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Quackery’s scientific double standard

 •  • by Paul Ingraham

Weekly nuggets of pain science news and insight, usually 100-300 words, with the occasional longer post. The blog is the “director’s commentary” on the core content of PainScience.com: a library of major articles and books about common painful problems and popular treatments. See the blog archives or updates for the whole site.

Quacks and cranks love to make advanced-sounding scientific claims … but can they be bothered to do an actual clinical trial? Ohhhhh no, not that kind of science! 🙄 Yet again, xkcd seems made for PainScience.com:

The comic is about supplement snake oil, certainly one of the best examples, but you can see the same pattern in most kinds of quackery. For instance, fascial therapy is one of the worst offenders of this type in rehab medicine.

Sheets and wrappings of connective tissue called fascia are an “exciting frontier” in manual therapy. Supposedly it can get tight and needs to be “released” by massage therapists. But basically none of the research about the tissue fascia actually supports or even tries to test the efficacy of fascial therapy.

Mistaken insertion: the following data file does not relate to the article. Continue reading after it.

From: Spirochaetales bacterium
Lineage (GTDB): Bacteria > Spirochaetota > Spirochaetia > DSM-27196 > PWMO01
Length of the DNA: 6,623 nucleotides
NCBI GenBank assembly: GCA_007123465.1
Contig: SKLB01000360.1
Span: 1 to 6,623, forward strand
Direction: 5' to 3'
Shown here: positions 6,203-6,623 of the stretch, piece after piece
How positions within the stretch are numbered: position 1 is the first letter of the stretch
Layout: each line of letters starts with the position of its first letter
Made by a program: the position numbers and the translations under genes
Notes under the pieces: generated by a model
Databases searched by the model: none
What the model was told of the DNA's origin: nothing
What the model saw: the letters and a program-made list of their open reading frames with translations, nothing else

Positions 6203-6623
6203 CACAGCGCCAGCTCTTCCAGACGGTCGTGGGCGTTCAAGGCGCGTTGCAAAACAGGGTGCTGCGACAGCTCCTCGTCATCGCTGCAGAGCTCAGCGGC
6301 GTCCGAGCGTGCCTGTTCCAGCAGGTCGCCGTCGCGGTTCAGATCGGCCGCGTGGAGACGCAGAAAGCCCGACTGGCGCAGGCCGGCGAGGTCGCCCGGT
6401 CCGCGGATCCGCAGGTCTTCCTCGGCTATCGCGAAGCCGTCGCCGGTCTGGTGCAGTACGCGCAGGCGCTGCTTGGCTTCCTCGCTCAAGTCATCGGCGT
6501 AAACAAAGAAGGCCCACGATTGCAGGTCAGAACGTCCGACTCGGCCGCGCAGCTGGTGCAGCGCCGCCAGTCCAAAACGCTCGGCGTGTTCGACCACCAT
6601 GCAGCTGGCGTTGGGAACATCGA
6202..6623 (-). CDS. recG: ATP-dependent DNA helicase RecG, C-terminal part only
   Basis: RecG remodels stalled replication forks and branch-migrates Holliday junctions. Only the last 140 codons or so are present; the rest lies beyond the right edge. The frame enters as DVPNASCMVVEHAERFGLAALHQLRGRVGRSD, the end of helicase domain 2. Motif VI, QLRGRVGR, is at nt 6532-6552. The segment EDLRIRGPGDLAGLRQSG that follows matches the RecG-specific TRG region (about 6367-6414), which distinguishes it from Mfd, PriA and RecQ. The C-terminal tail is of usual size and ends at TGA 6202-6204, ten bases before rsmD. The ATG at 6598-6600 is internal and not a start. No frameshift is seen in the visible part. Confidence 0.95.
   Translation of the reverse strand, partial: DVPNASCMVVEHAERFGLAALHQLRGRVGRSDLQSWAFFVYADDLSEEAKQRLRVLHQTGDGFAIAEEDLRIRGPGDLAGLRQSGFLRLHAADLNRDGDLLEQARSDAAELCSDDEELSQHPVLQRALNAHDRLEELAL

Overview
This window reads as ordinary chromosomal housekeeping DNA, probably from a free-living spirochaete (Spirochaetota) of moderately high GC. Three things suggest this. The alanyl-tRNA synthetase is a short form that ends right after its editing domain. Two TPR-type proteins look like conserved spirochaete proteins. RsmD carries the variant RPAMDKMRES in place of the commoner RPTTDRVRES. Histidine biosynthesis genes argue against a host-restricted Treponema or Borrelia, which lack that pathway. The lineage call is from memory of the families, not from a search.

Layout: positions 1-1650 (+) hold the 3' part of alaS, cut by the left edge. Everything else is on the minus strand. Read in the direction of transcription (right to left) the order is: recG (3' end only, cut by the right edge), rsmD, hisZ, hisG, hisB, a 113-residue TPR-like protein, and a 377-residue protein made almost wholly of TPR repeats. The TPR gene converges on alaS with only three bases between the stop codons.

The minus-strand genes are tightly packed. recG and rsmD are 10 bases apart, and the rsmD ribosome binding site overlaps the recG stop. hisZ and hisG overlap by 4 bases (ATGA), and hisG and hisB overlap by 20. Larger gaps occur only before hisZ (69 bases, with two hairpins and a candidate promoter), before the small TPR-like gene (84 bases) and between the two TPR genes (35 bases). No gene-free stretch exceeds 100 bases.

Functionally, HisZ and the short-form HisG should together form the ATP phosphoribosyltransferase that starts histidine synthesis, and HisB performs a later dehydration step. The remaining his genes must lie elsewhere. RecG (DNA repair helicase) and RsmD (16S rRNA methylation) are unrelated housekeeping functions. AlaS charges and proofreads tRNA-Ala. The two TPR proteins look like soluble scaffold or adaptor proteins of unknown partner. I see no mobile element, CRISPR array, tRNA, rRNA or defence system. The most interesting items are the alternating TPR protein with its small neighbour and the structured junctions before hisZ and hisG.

Hype about fascia has inspired an astonishing amount of basic research, but virtually no translational research and near-zero clinical trials. Lots fascia research, not a stitch of it clinically relevant. Why? Because fascia is a fad, driven by a craving for mainstream legitimacy and relevance — therapists reaching for a plausible-sounding scientific explanation for what they (unwisely) take on faith they are doing for their patients. See Does Fascia Matter? A detailed critical analysis of the clinical relevance of fascia science and fascia properties.

Most other pseudo-quackeries in the field have the same problem. Photobiomodulation (laser therapy) is another particularly egregious example: lots of test tube and animal studies of the effects of light on cells, extremely few clinical trials of actual laser therapy on actual patients.

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